In three of the four remaining ties Bayern Munich, Chelsea and Juventus will all feel fairly confident of progressing after being paired with Salzburg, Lille and Villarreal respectively. But none of those three will be pushovers for the bigger clubs. Lille might not have reached the heights of last season when they sensationally beat PSG to the Ligue 1 title, but there are some dangerous players for Chelsea to deal with – and Burak Yilmaz will undoubtedly be a handful for Thomas Tuchel’s strong defensive unit.

If Max Allegri is still at Juventus by the time the Round of 16 match days come around he will regard his team’s progress as a major confidence boost after what has been a dismal start to the season for the Bianconeri. Given how the first half of the season has gone, it is conceivable that Juve could miss out on qualifying for the next year’s Champions League altogether and the decision to return to the tried and tested Italian tactician to steady the ship looks to have been a mistake. But Allegri should be given the time to turn things around – and a favourable draw against Villarreal in the round of 16 was warmly welcomed in Turin in December.

Robert Lewandowski will still be wondering what he has to do to win a Ballon D’Or after the year he had in 2021, but the possibility of leading his Bayern Munich team to another Champions League triumph edged a step closer when they were drawn against Salzburg. That was definitely a kinder pairing than Atletico, their original opponent. The Austrian outfit are arguably the weakest left in the competition and it would be a huge surprise if Bayern did not cruise through to the quarter-finals.

Some of those round of 16 match ups will understandably attract a lot of attention, but the two games between Benfica and Ajax might turn out to be some of the most interesting. Benfica could not cope with Bayern in the group stage but provided the shock of the tournament by taking four points off Barcelona to go through as runners up and force the Catalan club to prepare for the Europa League for the first time ever [it was still the UEFA Cup the last time Barca were involved].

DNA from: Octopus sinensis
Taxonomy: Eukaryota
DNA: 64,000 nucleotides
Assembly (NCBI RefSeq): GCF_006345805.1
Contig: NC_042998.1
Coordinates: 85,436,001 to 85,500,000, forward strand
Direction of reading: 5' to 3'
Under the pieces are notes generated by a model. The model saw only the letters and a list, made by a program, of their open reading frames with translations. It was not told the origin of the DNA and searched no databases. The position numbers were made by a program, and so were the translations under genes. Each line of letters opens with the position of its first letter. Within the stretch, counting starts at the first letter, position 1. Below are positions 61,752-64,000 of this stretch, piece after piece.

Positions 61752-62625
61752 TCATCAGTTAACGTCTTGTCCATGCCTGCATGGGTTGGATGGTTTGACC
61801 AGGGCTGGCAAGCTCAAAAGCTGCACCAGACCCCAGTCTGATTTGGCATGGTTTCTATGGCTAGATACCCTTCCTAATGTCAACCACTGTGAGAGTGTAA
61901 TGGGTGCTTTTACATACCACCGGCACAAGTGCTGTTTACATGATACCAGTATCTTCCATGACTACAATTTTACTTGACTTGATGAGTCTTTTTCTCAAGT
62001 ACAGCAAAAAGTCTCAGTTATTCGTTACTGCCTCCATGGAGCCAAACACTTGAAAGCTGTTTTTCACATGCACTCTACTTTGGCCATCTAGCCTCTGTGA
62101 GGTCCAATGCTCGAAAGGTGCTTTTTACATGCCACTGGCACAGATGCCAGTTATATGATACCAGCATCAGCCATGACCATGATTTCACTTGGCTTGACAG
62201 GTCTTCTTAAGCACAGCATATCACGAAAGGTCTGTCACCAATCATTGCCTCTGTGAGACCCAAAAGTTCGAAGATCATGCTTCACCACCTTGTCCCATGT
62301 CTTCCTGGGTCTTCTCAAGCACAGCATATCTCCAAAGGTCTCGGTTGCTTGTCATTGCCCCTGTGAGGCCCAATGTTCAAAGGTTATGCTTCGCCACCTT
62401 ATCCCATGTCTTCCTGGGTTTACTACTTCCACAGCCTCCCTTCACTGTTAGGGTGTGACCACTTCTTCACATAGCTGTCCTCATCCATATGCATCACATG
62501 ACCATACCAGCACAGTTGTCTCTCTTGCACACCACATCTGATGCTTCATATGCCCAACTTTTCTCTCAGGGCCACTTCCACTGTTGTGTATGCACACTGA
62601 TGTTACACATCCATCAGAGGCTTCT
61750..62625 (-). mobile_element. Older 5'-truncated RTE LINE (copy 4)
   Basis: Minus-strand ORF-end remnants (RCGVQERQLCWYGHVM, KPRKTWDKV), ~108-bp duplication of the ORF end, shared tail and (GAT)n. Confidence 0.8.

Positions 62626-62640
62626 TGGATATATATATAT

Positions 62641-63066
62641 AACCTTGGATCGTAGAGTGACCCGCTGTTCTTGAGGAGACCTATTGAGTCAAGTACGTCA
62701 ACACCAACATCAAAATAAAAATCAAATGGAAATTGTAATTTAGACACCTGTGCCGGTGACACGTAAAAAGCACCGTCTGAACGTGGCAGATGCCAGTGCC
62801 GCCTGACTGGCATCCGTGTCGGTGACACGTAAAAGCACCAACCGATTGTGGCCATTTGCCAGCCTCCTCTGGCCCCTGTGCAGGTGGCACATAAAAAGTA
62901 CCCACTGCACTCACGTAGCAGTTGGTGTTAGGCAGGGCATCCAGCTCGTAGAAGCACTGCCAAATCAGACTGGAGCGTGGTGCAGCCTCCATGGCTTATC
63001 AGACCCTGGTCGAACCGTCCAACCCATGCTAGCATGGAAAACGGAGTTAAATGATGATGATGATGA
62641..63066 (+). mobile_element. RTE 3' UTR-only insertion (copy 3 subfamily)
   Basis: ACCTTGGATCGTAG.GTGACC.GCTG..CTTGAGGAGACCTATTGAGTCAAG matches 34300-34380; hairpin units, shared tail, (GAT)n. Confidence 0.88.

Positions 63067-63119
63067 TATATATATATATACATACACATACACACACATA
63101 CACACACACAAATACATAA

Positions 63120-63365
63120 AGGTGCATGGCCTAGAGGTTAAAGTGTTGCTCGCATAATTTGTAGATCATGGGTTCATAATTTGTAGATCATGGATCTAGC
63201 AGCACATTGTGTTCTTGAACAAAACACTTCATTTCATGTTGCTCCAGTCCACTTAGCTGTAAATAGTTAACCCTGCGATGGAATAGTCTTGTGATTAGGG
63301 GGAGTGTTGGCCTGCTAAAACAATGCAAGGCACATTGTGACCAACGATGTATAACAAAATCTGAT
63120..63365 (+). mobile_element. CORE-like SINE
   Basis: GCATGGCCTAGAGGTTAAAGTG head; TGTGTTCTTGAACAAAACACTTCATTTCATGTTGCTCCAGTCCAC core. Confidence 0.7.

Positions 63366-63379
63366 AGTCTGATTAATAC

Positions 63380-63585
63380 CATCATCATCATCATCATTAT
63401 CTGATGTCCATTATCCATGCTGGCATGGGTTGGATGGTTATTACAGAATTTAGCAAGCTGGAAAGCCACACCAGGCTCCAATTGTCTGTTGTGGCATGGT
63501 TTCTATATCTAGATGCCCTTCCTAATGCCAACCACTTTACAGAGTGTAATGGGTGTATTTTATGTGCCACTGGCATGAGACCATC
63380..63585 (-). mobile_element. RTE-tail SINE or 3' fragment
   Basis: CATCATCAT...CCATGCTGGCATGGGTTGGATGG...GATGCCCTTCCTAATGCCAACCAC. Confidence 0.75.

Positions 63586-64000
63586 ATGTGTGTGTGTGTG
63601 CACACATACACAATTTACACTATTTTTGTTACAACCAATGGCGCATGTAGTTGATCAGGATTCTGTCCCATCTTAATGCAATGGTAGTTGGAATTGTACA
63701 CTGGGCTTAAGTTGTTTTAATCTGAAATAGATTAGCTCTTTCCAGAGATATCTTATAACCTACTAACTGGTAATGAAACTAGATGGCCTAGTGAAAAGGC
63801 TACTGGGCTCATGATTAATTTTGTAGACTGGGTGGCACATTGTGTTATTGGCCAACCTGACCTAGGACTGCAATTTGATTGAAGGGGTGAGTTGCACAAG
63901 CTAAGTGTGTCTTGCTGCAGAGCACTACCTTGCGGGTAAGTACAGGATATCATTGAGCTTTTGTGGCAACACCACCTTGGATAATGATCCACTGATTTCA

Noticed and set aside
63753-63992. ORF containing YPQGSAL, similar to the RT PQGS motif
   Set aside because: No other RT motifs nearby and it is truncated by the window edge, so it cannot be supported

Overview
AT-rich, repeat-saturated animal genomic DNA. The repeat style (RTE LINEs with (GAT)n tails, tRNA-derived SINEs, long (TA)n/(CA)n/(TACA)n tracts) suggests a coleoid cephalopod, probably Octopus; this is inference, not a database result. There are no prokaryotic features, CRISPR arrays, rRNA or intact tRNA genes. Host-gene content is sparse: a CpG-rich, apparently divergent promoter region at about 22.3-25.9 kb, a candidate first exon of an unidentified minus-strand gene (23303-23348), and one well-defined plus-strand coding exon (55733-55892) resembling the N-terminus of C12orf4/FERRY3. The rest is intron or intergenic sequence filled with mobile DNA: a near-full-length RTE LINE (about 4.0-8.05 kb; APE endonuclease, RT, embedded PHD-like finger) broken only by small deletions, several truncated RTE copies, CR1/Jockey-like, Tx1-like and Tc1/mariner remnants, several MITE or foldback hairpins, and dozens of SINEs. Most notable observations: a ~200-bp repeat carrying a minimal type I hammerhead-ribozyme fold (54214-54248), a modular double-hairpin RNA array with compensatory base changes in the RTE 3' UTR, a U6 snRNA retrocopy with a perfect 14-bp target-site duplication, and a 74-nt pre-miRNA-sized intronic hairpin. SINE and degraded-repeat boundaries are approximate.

The Portuguese club may not go much further though, as they will come up against an Ajax side that won six out of six in a group that originally looked like being a potentially tricky assignment. But Erik ten Hag has produced yet another exciting looking squad in Amsterdam – and has turned Sebastien Haller back into the devastating striker that West Ham thought they were buying a couple of years ago. The Ivory Coast international is the top goal scorer in this season’s Champions League so far, managing to claim 10 in six games – including four away at Sporting and one each in both games against an Erling Haaland-less Dortmund.

After the farce of the draw day back in December, UEFA will want the Round of 16 match dates to come around as soon as possible. Some of these ties look to be fairly predictable but the knockout stage has thrown up some surprise results before. These eight games are sure to provide some top quality entertainment and show why the Champions League is still the most popular club competition in the world.